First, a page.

The film tells the story of a prisoner in a post apocalyptic scenario,  who is subject to experiments that send him back in time, within his own memory, to a time when he meet a woman at the end of the pier who he wanted to stay with. The narration and heart beat combination really give the film an eerie edge. Making it seem inhuman, an impossible ft, such a task is impractical. Time travel is not even in existence yet. So this has got to be hoax. A tale from a deranged prisoner who was still tortured, but a point that his accounts illustrated cannot be true and have been tampered with. But initially the story is very strong, especially the scene where the two people (the hero and the woman of his memories) go to a museum full of taxidermy animals, see figure 2.  Tory Bullock explains , ''These animals are stuck in a moment of time and can never change. It is also a metaphor for the extinction of humanity, where all that is left of is the bodies and the traces of what we once were.''(Bullock, 2011).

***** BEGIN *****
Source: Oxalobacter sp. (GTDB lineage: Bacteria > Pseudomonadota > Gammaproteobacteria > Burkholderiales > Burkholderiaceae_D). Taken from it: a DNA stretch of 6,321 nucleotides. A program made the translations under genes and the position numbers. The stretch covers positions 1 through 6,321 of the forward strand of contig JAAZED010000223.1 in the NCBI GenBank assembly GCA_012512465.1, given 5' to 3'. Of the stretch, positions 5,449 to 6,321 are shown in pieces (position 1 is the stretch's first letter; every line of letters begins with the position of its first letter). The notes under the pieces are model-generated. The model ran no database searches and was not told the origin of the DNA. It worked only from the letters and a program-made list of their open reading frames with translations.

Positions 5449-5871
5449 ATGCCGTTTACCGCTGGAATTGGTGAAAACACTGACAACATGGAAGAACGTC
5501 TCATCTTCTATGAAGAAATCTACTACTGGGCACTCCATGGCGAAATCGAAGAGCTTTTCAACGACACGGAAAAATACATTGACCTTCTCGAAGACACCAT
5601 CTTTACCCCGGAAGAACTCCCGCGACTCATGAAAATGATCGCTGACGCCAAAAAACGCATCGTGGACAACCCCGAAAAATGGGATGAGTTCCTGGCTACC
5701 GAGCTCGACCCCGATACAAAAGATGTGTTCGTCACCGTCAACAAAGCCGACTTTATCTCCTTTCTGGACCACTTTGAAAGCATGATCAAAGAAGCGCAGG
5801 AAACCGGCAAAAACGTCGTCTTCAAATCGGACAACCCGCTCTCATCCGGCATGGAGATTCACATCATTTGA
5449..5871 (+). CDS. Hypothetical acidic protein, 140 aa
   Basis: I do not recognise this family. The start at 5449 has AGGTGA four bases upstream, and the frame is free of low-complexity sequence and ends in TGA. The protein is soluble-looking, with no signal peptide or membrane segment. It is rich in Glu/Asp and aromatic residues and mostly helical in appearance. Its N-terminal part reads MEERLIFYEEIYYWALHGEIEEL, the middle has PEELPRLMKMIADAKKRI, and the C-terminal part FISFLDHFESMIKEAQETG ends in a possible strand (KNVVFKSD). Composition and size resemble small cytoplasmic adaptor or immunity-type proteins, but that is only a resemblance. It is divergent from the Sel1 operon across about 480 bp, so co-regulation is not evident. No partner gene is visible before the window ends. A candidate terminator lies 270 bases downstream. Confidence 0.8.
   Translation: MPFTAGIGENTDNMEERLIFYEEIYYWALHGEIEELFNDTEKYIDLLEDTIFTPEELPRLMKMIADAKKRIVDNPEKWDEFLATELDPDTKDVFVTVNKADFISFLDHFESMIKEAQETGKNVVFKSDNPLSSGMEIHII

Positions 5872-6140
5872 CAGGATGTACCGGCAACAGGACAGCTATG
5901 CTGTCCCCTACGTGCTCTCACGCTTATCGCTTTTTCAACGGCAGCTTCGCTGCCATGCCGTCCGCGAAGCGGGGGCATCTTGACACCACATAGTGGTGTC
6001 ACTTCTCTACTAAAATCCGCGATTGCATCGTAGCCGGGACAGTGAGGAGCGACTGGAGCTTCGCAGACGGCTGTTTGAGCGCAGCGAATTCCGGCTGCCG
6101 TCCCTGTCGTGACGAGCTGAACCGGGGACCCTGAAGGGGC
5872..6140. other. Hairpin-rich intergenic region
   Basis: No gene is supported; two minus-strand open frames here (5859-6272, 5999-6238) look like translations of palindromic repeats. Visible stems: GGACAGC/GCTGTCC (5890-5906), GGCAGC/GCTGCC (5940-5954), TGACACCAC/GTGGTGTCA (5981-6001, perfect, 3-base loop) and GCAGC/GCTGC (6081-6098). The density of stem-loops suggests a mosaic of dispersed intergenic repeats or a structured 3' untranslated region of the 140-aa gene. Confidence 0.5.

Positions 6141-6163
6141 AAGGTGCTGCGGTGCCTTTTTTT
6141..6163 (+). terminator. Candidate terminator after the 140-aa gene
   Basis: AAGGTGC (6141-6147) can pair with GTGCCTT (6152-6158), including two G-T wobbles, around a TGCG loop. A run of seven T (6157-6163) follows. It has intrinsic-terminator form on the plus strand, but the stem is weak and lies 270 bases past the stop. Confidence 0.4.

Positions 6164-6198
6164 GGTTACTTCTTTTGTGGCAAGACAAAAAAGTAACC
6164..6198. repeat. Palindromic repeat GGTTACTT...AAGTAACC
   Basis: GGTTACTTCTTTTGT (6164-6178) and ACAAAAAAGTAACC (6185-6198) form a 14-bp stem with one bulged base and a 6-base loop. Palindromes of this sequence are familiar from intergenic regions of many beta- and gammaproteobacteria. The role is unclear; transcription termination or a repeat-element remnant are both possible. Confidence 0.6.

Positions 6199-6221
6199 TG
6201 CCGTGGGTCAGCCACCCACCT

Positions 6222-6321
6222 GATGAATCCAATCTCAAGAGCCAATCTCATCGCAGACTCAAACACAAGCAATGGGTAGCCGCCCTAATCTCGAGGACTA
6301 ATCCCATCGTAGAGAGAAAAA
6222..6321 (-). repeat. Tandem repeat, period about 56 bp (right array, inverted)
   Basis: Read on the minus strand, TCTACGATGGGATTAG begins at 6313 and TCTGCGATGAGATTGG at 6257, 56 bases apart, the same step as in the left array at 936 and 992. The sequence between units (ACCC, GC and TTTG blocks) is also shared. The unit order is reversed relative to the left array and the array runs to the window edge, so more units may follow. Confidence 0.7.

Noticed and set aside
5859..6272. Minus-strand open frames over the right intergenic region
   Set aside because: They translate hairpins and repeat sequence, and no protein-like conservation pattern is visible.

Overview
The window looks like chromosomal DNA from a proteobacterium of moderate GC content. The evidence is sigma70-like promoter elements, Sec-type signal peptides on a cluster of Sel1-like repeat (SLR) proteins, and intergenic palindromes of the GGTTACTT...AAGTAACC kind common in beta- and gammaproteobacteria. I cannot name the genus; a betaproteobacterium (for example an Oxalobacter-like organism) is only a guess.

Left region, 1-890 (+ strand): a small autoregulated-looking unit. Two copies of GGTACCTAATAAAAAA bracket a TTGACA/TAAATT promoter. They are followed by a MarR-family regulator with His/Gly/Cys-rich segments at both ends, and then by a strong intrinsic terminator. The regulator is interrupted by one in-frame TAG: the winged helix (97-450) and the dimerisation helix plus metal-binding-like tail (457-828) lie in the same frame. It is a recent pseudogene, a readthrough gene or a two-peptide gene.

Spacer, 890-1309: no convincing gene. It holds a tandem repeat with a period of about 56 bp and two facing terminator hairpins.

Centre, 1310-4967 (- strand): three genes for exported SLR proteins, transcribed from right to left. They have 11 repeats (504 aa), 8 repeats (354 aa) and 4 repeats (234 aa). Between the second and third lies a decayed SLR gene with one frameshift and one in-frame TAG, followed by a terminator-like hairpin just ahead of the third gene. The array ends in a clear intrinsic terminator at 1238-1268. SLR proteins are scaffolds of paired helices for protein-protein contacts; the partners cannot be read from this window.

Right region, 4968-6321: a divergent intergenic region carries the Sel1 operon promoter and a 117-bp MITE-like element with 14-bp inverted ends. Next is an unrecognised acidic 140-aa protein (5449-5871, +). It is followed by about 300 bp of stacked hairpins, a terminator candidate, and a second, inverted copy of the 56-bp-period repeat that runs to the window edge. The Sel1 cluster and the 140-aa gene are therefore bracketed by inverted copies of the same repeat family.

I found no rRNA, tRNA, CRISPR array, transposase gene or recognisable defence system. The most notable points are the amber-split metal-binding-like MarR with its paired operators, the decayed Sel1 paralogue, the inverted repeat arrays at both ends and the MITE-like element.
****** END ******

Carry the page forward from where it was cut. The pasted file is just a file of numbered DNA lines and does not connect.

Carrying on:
Fig 2: In the Musuem.
It may only be a thirty minute film, but as Andy Taylor comments, 'While on the surface La Jetée is a straightforward science fiction time travel story, there are so many more underlying themes.''  (Taylor, 2003). So in conclusion, Le Jetee is a weird, but charming film about a man who just wants to be with a woman then spend time in the apocalyptic era.  

TV Guide, Unknown.
T. Bullock. 2011.

A. Taylor, 2003

Figure 1: Film poster, 1962.
Figure 2: In the museum.

Storyboard and Commission: Soundscape - Image 1 Trial

Camera Part 10: Contra-Zoom

Here is the play blast of this tutorial that we have completed during the lesson.